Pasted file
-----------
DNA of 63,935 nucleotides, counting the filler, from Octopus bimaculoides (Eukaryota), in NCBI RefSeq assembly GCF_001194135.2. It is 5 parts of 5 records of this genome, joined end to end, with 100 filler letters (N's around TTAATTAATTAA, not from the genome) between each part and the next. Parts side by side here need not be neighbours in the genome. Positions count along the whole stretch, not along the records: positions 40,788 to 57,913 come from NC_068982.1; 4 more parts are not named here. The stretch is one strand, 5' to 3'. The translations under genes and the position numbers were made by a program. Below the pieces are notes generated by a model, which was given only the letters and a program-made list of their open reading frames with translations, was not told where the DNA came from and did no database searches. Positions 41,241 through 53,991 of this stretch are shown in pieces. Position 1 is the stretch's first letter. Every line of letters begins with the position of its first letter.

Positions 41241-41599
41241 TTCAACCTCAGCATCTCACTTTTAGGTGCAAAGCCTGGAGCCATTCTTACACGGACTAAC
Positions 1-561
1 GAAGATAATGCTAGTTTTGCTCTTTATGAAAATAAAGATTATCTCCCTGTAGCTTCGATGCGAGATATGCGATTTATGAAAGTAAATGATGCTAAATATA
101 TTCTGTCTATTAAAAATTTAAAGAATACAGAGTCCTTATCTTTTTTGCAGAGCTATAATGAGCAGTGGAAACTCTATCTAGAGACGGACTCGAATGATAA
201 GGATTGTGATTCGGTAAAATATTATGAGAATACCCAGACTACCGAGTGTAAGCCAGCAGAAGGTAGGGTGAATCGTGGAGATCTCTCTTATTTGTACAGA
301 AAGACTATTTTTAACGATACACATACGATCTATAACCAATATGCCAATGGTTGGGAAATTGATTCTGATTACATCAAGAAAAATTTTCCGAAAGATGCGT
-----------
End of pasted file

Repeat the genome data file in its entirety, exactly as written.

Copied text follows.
DNA of 63,935 nucleotides, counting the filler, from Octopus bimaculoides (Eukaryota), in NCBI RefSeq assembly GCF_001194135.2. It is 5 parts of 5 records of this genome, joined end to end, with 100 filler letters (N's around TTAATTAATTAA, not from the genome) between each part and the next. Parts side by side here need not be neighbours in the genome. Positions count along the whole stretch, not along the records: positions 40,788 to 57,913 come from NC_068982.1; 4 more parts are not named here. The stretch is one strand, 5' to 3'. The translations under genes and the position numbers were made by a program. Below the pieces are notes generated by a model, which was given only the letters and a program-made list of their open reading frames with translations, was not told where the DNA came from and did no database searches. Positions 41,241 through 53,991 of this stretch are shown in pieces. Position 1 is the stretch's first letter. Every line of letters begins with the position of its first letter.

Positions 41241-41599
41241 TTCAACCTCAGCATCTCACTTTTAGGTGCAAAGCCTGGAGCCATTCTTACACGGACTAAC
Positions 1-561
1 GAAGATAATGCTAGTTTTGCTCTTTATGAAAATAAAGATTATCTCCCTGTAGCTTCGATGCGAGATATGCGATTTATGAAAGTAAATGATGCTAAATATA
101 TTCTGTCTATTAAAAATTTAAAGAATACAGAGTCCTTATCTTTTTTGCAGAGCTATAATGAGCAGTGGAAACTCTATCTAGAGACGGACTCGAATGATAA
201 GGATTGTGATTCGGTAAAATATTATGAGAATACCCAGACTACCGAGTGTAAGCCAGCAGAAGGTAGGGTGAATCGTGGAGATCTCTCTTATTTGTACAGA
301 AAGACTATTTTTAACGATACACATACGATCTATAACCAATATGCCAATGGTTGGGAAATTGATTCTGATTACATCAAGAAAAATTTTCCGAAAGATGCGT